Syed Rizwan Farook and Tashfeen Malik: Here's What We Know About San Bernardino Suspects
Syed Rizwan Farook and Tashfeen Malik, the alleged gunman and gunwoman of a murderous rampage in San Bernardino, California, that left at least 14 dead and 21 wounded, came to a violent end themselves Wednesday afternoon when both were shot dead by police after a chase. A third person seen running from the scene was detained, but police said it was unclear if he was connected to the shooting.
With both principal suspects dead, the motives and reasons for the rampage, the deadliest mass shooting in the United States since the Sandy Hook massacre in 2012, remain unclear. Police sources told the New York Times late Wednesday that the names of the victims were not being released. By Thursday morning, however, a portrait began to emerge of the shooters.
Farook and Malik were a married couple in their 20s. Farook, 28, and Malik, 27, wed two years ago, a family relative told the Los Angeles Times. Farook, who is a U.S. citizen, was also an employee of the local county health department, which was hosting a holiday party at the Inland Regional Center when the attack took place, CNN reported. They had a 6-month-old daughter who was left in the care of her grandmother during the attack.
Federal sources told the Los Angeles Times that Farook attended the party shortly before the shooting and reportedly stormed out after an altercation. When he returned, he and his wife were clad in masks in military-style armor. The pair came armed with handguns and rifles — two were purchased by the alleged shooters; all were legally obtained, according to CNN.
Farook was "very religious:" While no motive has been established, Farook's father said his son was devout. "He would go to work, come back, go to pray, come back. He's Muslim," he told the New York Daily News. There remains, however, no indication that religious extremism played a role in the attack.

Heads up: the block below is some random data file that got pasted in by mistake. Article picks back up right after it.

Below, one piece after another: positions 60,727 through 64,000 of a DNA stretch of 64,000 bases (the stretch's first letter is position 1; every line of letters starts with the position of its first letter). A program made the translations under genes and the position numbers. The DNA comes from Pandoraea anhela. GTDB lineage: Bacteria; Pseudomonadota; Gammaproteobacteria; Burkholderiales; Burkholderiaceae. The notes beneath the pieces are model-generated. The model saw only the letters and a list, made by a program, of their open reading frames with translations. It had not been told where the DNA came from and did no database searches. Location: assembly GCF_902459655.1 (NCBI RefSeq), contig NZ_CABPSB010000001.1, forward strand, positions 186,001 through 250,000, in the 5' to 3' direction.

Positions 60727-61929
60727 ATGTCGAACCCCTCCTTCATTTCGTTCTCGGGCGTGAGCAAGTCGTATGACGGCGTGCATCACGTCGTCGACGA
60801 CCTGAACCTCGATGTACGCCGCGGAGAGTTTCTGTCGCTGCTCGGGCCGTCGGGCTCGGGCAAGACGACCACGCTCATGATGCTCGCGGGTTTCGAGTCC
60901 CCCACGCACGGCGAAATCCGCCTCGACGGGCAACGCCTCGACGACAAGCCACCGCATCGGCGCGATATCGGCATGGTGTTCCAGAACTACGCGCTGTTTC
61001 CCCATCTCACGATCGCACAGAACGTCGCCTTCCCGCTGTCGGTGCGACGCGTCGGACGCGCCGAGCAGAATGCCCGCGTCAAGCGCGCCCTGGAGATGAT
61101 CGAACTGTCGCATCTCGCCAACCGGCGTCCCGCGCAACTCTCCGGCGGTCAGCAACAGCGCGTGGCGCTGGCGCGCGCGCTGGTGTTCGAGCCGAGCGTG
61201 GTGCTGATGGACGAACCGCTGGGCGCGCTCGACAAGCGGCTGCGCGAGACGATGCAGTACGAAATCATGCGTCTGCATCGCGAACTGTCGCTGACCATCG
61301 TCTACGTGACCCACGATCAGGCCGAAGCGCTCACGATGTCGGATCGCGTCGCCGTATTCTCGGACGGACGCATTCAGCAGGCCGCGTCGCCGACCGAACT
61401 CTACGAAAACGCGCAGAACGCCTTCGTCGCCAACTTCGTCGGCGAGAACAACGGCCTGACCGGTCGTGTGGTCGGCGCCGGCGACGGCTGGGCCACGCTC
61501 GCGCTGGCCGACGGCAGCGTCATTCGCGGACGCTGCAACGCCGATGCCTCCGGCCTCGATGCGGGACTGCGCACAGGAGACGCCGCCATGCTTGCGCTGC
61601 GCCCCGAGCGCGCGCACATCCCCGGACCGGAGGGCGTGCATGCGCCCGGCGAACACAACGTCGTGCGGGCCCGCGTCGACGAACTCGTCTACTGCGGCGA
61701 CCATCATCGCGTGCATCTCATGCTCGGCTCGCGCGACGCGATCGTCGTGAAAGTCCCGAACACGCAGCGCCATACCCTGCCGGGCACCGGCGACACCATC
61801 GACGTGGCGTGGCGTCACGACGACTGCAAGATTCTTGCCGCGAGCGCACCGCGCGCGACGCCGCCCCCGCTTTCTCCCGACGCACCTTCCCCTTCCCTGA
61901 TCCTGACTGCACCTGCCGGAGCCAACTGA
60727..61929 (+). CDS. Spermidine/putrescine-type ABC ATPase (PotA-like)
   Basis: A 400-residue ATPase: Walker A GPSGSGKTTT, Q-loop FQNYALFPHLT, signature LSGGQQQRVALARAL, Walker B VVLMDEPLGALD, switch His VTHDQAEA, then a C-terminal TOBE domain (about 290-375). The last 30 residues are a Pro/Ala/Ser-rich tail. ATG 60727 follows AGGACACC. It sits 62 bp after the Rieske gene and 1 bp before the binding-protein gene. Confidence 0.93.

Those who knew Farook expressed shock as details emerged. He is not known to have any prior criminal record. "I would say 'hi' and 'bye.' But we never engaged him in conversation. He didn't say much at all," Griselda Reisinger, a former co-worker, told the Los Angeles Times. At a news conference from a California chapter of the Council on American Islamic Relations, Farook's brother-in-law, Farhan Khan, had no answers.
"I have no idea why he would do something like this," he told reporters. "I have absolutely no idea. I am in shock myself."
Lingering questions: With Farook and Malik now deceased, it remains for everyone else to piece together why and how the attack went down. It is unclear whether the shooting was an act of religiously or politically motivated terrorism, or stemmed from a grudge Farook held against his employer, or something else entirely. The armor and collection of weaponry involved appears to indicate that the attack was planned rather than spontaneous, but that too is only speculation.
This is a developing story and will be updated.
Dec. 3, 2015, 12:51 p.m.: This story has been updated to reflect the confirmed number of people injured in Wednesday's shooting in San Bernardino, California.